1914 bombardment remembered at church service

0
Have your say

THE First World War tragedy which saw 130 Hartlepool people and armed forces personnel killed has been commemorated close to where it happened.

The congregation at St Hilda’s Church, on the Headland, gathered yesterday for a special service to remember those who died in the Bombardment of the Hartlepools on December 16, 1914.

One of the children pictured taking part in the service at St Hildas Church.

One of the children pictured taking part in the service at St Hildas Church.

With the conflict then just four months old, German ships shelled the town from their position in the North Sea.

As well as the horrific death toll, around 600 people were left injured by the raids.

The service, led by Reverend Chris Collison, included readings about the history of the tragedy.

Private Theo Jones, who was also a schoolteacher at St Aidan’s Primary, is believed to have been the first person killed in the shelling, aged just 29.

Members of the congregation at the service in St Hilda's church on Sunday.

Members of the congregation at the service in St Hilda's church on Sunday.

Speaking in the church, Rev Collison said: “If you look at the war memorial on the Headland, you will find there are only 50 names, but today we have 119 names as it does include the soldiers who died in the bombardment.

“The people of Hartlepool were furious at the bombardment.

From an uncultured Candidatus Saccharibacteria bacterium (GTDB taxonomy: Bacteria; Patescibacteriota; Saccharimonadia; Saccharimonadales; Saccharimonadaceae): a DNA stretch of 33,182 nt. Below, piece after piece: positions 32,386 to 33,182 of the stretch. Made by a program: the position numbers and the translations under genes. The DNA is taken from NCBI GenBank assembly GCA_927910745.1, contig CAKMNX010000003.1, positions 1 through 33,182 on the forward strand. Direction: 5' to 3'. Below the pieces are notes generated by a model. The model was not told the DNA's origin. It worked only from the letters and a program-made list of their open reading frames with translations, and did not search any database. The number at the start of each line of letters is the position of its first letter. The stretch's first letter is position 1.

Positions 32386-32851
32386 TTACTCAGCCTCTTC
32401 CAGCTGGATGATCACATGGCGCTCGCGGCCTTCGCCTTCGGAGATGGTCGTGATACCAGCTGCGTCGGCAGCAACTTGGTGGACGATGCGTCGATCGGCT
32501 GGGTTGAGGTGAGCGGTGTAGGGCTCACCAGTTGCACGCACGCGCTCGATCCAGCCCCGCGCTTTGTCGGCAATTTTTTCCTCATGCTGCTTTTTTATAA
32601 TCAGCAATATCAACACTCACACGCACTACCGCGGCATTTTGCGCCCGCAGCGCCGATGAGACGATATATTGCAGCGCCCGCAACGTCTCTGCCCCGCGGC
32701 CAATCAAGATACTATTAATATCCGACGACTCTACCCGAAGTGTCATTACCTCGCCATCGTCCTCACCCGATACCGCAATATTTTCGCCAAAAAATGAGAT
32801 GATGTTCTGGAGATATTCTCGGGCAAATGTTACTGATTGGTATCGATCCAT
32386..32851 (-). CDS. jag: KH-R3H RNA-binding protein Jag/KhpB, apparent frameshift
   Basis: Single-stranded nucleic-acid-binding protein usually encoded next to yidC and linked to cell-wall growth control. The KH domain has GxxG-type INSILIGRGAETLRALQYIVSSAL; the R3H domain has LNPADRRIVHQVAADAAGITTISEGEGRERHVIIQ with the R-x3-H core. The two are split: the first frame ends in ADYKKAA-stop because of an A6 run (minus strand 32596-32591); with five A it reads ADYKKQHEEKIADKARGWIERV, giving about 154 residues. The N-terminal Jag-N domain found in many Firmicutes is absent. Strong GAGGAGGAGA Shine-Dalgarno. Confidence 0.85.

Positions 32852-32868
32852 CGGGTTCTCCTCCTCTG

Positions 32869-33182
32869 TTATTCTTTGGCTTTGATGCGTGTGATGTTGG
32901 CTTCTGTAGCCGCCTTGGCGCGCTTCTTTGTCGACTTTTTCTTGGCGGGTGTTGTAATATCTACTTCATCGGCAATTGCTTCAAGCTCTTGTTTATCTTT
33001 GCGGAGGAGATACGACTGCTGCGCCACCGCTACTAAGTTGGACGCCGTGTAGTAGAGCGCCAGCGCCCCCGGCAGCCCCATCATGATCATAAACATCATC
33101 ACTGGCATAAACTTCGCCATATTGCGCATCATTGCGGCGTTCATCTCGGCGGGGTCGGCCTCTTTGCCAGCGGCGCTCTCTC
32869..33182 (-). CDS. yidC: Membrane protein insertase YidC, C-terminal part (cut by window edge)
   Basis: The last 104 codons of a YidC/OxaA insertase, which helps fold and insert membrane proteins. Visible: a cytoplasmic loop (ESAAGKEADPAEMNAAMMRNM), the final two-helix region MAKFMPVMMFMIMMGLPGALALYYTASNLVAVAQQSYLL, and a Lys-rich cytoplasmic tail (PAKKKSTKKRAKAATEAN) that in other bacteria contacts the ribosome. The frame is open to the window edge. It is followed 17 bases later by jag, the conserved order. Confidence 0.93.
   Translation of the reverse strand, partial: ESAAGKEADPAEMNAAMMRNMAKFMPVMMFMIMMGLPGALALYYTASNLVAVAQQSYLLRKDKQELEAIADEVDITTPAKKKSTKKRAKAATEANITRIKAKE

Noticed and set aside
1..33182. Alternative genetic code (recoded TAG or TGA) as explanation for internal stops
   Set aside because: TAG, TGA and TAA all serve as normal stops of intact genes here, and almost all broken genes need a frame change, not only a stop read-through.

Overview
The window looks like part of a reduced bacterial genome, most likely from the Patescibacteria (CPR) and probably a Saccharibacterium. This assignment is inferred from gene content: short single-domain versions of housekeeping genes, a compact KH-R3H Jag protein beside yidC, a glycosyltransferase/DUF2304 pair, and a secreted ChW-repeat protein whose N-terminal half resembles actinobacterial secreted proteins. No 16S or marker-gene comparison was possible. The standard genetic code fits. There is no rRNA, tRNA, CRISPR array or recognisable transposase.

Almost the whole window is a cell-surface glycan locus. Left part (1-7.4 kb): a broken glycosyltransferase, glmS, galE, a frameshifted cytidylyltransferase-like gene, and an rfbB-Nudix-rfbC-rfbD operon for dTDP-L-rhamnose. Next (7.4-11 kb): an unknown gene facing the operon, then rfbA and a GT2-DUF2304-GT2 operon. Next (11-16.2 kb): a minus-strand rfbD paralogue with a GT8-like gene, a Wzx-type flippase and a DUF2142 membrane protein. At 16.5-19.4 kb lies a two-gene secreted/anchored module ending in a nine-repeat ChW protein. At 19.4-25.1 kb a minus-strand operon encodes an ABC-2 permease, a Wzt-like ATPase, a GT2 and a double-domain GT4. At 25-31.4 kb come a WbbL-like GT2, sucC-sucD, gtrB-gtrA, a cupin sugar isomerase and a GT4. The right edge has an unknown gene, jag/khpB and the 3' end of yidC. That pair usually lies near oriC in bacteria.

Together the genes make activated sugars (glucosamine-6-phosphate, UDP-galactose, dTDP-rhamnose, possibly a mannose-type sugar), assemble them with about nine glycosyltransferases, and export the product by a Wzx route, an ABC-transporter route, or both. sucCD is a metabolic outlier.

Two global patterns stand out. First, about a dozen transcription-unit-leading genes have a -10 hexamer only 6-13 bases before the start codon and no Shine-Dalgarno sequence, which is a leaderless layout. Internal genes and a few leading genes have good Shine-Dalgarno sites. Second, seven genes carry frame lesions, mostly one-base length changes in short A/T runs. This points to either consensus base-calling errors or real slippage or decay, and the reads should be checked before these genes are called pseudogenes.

“They ended up giving more to the war effort than any other town in Britain after that.”

After hymns were sung, the colours of the Boys and Girls Brigades of Hartlepool were presented.

One of the children taking part in the service at St Hildas Church.

One of the children taking part in the service at St Hildas Church.

The names of each of those who died in the attack were read out, 10 at a time, before boys and girls laid flowers on a table to represent each life.

Those present were then invited to light a candle each, symbolising those who were killed.

Speaking after the service, Rev Collison said: “It’s very important that the people have gathered today and have remembered those who were killed in the bombardment.

“When it happened, it was a massive thing that took place right on the Headland.”

The main commemoration of the bombardment takes place at the Heugh Battery, from 8am tomorrow.

A new Bombardment Memorial, on land near the Headland lighthouse, will be unveiled by the Lord-Lieutenant of County Durham, Mrs Sue Snowdon.

Representatives of the four military organisations – the Durham Light Infantry, the Royal Engineers, the Royal Artillery and the Royal Navy – have been invited to lay plaques at the memorial.

Wreaths will be laid by Dale Minks, on behalf of descendants of the families which died, and by the Friends of North Cemetery, while veterans’ groups will present their standards.